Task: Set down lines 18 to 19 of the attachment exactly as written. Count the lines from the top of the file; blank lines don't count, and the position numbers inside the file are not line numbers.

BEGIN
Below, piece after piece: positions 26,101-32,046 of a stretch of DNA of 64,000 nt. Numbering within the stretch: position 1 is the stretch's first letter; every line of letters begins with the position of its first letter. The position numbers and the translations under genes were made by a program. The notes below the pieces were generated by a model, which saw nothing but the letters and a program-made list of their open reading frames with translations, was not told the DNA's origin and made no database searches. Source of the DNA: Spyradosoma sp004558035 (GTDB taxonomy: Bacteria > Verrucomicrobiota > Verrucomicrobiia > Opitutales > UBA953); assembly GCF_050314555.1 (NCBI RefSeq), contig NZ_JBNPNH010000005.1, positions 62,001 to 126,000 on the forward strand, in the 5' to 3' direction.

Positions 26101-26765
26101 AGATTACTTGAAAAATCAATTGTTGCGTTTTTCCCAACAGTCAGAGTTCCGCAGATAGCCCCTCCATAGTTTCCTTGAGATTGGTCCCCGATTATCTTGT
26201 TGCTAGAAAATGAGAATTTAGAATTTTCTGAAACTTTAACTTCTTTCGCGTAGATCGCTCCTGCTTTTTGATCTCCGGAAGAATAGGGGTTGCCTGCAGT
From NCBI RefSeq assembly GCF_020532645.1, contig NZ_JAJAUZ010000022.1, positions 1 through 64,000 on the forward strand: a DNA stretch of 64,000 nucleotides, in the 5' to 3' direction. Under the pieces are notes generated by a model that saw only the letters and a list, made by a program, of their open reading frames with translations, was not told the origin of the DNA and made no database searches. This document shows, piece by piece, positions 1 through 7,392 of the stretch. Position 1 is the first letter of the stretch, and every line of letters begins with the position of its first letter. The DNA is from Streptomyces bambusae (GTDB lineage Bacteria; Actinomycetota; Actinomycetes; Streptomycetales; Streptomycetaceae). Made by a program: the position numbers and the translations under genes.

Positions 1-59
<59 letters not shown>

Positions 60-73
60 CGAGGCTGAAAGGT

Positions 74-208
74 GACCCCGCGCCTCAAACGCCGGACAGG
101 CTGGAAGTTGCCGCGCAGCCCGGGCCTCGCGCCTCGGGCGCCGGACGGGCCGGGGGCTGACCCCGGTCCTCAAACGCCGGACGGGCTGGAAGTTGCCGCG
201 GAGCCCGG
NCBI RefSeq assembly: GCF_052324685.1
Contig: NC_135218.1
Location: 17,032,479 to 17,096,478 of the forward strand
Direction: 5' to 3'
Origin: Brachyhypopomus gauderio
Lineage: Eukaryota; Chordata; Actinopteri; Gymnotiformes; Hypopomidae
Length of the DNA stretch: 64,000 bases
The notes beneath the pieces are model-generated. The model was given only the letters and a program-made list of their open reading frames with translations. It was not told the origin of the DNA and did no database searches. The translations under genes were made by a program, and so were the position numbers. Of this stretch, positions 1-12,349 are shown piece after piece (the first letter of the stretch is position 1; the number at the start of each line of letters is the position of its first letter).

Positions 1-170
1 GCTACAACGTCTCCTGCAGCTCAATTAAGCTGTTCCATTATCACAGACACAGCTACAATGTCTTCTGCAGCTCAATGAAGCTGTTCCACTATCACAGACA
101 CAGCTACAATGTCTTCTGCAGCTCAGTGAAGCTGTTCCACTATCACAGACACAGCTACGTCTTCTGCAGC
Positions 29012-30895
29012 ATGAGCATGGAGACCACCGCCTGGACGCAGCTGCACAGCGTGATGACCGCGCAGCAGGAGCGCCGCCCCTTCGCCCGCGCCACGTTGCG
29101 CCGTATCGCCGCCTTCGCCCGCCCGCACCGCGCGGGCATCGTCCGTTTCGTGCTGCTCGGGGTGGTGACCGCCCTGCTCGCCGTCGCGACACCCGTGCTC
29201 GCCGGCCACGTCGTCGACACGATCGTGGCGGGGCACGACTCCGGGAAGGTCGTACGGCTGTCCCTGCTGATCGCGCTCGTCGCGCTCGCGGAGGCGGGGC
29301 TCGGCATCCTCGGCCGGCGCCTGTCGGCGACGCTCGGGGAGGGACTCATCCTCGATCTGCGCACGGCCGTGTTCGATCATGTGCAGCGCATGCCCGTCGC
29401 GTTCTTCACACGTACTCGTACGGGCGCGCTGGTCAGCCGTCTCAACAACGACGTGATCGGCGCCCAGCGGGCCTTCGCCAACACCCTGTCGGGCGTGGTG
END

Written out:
Origin: Brachyhypopomus gauderio
Lineage: Eukaryota; Chordata; Actinopteri; Gymnotiformes; Hypopomidae